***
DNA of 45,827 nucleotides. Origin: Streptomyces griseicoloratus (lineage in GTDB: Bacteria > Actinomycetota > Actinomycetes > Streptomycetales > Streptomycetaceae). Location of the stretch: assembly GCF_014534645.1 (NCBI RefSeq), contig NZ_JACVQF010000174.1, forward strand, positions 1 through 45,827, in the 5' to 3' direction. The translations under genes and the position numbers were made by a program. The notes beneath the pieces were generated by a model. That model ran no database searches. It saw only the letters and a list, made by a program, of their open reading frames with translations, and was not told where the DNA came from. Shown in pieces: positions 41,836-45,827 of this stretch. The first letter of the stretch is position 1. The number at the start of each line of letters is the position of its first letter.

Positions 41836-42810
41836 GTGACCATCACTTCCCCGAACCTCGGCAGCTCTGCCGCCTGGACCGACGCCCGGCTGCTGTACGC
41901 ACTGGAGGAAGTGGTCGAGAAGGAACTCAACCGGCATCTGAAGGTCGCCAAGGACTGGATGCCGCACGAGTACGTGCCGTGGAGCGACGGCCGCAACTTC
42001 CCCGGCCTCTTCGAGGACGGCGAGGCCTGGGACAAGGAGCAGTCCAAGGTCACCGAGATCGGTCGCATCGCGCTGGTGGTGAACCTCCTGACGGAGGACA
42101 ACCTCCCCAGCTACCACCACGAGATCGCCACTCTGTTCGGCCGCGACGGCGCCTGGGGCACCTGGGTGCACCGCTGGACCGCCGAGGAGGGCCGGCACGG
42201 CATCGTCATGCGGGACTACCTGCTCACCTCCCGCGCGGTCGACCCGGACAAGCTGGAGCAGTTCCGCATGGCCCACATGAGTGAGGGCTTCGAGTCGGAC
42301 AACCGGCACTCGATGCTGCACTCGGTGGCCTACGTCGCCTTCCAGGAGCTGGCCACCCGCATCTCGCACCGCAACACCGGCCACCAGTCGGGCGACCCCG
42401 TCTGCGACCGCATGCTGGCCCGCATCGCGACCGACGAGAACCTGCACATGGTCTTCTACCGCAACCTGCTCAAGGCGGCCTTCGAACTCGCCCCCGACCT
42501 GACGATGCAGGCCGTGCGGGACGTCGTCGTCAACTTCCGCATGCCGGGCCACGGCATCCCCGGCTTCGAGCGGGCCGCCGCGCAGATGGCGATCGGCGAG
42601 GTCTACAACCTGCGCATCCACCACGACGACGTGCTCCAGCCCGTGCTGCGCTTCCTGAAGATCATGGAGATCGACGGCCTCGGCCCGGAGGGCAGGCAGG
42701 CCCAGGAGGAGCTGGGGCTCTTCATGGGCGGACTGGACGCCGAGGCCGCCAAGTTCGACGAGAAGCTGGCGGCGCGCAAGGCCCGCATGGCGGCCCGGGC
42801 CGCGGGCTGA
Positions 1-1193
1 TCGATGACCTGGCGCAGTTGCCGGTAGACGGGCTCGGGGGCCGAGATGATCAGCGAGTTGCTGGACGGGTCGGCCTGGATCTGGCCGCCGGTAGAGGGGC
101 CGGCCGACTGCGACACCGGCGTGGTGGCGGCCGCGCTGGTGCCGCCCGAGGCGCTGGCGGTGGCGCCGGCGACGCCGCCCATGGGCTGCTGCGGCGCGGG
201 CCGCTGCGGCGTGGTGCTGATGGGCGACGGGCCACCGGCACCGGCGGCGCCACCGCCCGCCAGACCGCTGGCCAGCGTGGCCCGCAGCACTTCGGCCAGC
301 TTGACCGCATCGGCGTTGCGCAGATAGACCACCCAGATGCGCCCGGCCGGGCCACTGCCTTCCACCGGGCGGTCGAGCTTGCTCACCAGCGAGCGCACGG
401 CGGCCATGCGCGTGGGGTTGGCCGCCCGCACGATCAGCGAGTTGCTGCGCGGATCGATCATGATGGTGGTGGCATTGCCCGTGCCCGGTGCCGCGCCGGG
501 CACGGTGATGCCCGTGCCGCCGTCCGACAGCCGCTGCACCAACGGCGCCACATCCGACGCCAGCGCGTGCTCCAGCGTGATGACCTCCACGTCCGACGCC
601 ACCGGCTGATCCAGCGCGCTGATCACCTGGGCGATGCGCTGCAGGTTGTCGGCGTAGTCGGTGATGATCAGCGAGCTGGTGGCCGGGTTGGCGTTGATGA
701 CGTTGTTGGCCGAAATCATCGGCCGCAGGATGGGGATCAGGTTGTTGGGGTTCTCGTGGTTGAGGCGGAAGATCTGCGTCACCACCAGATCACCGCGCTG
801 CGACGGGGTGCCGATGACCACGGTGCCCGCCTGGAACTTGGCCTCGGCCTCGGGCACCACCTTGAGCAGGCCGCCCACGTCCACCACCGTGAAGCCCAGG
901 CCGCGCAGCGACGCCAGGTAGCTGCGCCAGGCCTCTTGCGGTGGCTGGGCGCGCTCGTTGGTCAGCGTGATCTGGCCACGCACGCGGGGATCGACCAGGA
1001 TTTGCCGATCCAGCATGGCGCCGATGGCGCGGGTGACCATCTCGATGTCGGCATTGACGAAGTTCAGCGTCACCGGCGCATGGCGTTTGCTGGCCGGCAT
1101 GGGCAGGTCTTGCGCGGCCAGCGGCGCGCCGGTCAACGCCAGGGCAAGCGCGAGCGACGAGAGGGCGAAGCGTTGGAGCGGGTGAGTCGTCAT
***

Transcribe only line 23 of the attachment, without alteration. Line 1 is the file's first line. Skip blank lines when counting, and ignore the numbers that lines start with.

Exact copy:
801 CGACGGGGTGCCGATGACCACGGTGCCCGCCTGGAACTTGGCCTCGGCCTCGGGCACCACCTTGAGCAGGCCGCCCACGTCCACCACCGTGAAGCCCAGG